Food: Good
Service: Good
Ambiance: Good
Price: Reasonable

Ozgood’s Neighborhood Grill & Bar
4 Lincoln Rd
Kutztown, PA 19530

Ozgoods Bar & Grill Menu, Reviews, Photos, Location and Info - Zomato

Bars & Pubs Lunch & Dinner Reviews

Smokin’ Brays BBQ

smokin-brays-exterior-night

One of the reasons that I try to hit all of the food events and festivals around the county is so that I can try things that are new (or new to me).

Oftentimes, I end up seeing the same old restaurants serving the same old samples. But it’s always exciting when a new place pops up.

At the Iron Chef Hamburg event in November, I sampled pulled pork from Smokin’ Brays BBQ in Hamburg and was immediately a fan.

I had already visited Backwoods Brothers Authentic Texas Cuisine earlier in the year, but had no idea there was now a second barbecue restaurant, this one across the street from The Westy.

smokin-brays-interior-2

The restaurant opened in April after the owners closed the original Smokin’ Brays in Dale City, Virginia, and moved to Hamburg to be closer to their grandchildren.

“Our Virginia restaurant was open seven days a week,” I was told by our hostess, who I later found out was Betty Bray, co-owner with her husband Keith.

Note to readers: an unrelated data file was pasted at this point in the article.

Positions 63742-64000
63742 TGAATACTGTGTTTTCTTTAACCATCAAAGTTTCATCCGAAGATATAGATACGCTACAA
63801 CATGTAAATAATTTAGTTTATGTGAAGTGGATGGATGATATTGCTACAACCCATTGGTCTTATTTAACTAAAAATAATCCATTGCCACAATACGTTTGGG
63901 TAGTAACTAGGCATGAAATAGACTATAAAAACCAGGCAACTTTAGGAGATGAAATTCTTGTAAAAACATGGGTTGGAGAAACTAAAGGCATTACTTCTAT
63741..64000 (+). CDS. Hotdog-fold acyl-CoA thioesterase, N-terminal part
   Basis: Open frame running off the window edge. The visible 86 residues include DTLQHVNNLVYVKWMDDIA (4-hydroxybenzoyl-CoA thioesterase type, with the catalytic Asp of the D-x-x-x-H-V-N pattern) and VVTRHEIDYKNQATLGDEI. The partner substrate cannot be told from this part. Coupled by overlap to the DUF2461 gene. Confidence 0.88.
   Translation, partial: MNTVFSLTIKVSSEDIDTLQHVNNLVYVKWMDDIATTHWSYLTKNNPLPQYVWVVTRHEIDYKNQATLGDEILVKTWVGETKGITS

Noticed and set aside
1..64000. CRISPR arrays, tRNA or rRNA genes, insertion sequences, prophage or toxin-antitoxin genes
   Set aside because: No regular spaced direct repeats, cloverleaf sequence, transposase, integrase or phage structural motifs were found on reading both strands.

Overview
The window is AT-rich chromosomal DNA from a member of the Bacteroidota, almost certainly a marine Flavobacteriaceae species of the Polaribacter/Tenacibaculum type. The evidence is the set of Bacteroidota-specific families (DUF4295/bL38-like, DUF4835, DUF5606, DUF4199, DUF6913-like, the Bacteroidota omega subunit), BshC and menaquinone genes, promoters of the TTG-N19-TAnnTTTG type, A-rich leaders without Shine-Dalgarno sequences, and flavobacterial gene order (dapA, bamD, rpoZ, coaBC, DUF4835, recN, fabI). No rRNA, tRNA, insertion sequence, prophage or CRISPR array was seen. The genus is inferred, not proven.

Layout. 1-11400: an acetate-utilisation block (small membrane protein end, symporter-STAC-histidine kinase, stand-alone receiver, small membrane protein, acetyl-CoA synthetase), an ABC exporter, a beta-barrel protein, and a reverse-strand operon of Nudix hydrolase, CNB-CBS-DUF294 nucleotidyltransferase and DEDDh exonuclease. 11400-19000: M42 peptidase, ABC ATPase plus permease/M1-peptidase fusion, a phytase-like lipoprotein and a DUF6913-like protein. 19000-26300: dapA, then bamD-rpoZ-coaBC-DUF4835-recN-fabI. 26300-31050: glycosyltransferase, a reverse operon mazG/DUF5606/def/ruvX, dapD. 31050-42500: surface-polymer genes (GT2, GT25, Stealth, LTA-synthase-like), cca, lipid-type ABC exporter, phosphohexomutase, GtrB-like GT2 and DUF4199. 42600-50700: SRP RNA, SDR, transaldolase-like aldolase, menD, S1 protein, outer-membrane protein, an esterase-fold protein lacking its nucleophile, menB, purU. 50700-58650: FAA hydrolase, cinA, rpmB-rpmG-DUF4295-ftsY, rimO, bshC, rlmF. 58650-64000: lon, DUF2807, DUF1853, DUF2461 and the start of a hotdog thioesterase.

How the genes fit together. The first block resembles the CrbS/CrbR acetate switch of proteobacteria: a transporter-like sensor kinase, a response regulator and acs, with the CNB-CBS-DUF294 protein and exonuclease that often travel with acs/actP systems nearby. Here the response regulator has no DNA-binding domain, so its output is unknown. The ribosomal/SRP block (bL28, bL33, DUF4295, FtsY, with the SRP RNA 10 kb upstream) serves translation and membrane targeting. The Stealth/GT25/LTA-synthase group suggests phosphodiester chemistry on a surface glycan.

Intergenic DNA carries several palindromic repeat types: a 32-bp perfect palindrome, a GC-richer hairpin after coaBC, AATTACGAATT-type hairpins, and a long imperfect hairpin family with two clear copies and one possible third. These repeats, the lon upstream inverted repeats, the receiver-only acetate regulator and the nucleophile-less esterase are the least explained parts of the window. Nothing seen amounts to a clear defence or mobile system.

“We’re only open Fridays, Saturdays and Sundays. It’s almost like retirement.”

smokin-brays-interior-1

After we were seated, a woman came in with a little girl, dolly in tow. “I guess we need a table for three,” she joked.

But to their surprise, a high-chair was delivered to the table and dolly was strapped in for dinner, bringing a smile to everyone’s faces.

That’s how you do customer service.

The wait for our food wasn’t as long as it felt. I realized that the only noise – other than the two other diners that joined us – was coming from a radio in the corner.